In fairness to Eloise, her offspring do seem a polite, well-behaved bunch – something which, Eloise insists, is a direct result of the fact she is a full-time mum.
‘I’m always here for them – I take them to school, I’m here when they get back and, of course, I’m looking after Billy until he goes to school full-time,’ she says.
Not so little: Kids deserve nice things, says Eloise Little, but hard-working parents may baulk at the excessive present buying (picture posed by model)
‘I’m thinking of my kids in all of this – that’s what a mum does.
‘My kids are better off the way they are at the moment – if I went to work, even if I could afford it, they’d be farmed off into childcare. If their dad was around, maybe it would be different – we could split shifts and make sure there was always a parent around. But I’m not going to do it while I’m single.
‘They’re not young for very long, so I want to enjoy my time with them while I can – and there’s nothing to say you can’t be at home with your children just because the dad isn’t there.
‘It’s not a bed of roses – it’s hard work being a single mum, looking after children all day, and I bust a gut to do it properly. The bottom line is that whether people like it or not, it makes no sense for me to go to work.’
Of course, many working mums would love to have the option to spend more time at home with their children – except they have the opposite argument, in that they can’t afford not to work.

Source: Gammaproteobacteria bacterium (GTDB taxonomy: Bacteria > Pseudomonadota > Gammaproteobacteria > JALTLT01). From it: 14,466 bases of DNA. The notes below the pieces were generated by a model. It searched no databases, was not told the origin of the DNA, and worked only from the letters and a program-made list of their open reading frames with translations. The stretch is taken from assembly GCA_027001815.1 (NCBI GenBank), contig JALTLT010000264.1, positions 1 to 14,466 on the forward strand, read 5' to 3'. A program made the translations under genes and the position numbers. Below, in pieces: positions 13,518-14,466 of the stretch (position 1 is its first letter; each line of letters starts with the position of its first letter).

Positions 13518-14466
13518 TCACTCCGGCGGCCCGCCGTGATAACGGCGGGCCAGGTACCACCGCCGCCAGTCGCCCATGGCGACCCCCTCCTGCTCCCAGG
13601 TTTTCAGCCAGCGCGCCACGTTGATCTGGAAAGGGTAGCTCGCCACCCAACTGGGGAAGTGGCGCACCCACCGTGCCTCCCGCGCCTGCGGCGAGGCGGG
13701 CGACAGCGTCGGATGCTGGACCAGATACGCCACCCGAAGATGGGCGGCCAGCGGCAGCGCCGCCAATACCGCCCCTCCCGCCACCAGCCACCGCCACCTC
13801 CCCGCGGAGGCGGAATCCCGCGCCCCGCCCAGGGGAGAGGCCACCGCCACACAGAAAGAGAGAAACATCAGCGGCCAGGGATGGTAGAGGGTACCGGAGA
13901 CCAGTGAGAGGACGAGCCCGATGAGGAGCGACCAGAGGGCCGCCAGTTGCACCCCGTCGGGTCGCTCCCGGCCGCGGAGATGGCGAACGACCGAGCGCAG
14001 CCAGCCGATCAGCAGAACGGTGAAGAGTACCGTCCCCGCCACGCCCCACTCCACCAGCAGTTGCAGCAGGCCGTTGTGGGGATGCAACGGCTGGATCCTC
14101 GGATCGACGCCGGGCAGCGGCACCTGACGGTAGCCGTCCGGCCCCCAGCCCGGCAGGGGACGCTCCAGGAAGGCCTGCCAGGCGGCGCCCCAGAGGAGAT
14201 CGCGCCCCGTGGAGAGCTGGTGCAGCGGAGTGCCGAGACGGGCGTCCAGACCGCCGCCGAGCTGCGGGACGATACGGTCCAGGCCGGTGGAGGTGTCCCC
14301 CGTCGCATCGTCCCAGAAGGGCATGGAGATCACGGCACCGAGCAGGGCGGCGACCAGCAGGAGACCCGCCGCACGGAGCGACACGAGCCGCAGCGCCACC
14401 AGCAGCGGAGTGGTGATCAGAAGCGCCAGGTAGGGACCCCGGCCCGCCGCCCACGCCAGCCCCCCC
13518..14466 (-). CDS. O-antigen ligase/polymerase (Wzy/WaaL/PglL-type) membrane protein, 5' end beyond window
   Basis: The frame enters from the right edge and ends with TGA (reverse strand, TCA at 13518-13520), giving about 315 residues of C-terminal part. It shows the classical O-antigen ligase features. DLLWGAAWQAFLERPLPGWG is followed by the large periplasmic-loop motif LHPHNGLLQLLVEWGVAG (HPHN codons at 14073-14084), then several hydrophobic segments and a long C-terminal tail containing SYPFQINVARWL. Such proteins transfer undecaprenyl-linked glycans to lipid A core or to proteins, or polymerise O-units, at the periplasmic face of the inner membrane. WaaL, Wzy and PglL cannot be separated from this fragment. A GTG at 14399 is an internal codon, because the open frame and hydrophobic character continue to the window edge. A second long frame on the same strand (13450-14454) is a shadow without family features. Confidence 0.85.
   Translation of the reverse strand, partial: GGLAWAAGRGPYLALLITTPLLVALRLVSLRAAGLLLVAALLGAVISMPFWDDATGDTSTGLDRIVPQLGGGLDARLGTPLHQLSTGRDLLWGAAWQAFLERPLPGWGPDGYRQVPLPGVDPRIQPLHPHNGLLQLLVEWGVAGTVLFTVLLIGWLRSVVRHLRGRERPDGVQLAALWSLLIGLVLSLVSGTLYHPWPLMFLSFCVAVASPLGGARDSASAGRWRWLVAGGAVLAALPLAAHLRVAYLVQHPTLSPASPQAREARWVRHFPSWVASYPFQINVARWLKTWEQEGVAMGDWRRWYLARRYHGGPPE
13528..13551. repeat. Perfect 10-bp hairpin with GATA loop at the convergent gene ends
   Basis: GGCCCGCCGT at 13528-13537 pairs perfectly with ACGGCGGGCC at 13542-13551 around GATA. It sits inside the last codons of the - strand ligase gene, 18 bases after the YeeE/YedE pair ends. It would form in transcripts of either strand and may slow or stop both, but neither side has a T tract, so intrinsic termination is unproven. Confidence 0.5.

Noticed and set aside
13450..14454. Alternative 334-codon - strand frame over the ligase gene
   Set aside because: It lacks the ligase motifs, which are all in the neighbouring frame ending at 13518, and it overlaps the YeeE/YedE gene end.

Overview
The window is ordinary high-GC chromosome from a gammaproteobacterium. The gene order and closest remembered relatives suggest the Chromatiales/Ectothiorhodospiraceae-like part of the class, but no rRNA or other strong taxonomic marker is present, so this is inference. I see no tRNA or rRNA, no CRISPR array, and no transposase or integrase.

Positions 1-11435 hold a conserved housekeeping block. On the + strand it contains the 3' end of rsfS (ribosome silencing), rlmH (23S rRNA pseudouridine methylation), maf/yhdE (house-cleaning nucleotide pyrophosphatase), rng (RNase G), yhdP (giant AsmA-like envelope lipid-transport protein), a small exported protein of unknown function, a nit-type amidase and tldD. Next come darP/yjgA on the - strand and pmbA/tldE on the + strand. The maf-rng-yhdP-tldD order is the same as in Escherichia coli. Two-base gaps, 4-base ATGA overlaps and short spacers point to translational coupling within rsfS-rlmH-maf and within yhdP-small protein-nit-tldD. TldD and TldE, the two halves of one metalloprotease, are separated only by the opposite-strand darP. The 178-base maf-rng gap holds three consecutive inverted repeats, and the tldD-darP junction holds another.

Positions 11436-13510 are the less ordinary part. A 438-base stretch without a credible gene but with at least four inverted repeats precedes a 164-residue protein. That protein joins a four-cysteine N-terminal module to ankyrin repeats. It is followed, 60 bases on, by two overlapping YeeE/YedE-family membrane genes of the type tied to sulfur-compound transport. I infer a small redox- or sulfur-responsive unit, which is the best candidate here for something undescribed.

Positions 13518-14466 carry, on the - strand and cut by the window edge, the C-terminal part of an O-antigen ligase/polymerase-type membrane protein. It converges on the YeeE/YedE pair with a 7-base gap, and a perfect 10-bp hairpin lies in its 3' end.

‘That’s their choice,’ Eloise says blithely. ‘If they want to see their kids more, then they should change their shifts or choose a different job instead of blaming me for their problems.
‘I get sick and tired of others focusing on people on benefits as though we’re the root of all the problems in the world.
‘Would it make them happy if all the people on benefits got sent to internment camps and fed gruel? People need to look at their own lives before they judge us.’
That, of course, is precisely what many working people are doing, one suspects – possibly wondering where they went wrong. Still, things may change: as Eloise knows all too well, government cuts may well see benefits to families such as hers chopped back.
‘Of course I’m concerned,’ she says. ‘It makes me angry when I hear about all the money the Government spends on foreign aid when they’re looking to make life harder for people in this country.’
Eloise does, at least, hope to train as a midwife once her children are all in full-time education, and she insists she has no plans to spend the rest of her life receiving handouts.
‘At the moment I’m at home with Billy, but once the kids are out of the house for most of the day, I do want to get out there and do something. But it’s going to take time and I won’t be able to do it overnight.’
It is at least a step in the right direction – although one suspects the sentiments will come as cold comfort to the legion of hard-working parents struggling to fund Christmas this year – and for whom Xboxes and designer labels seem a world away.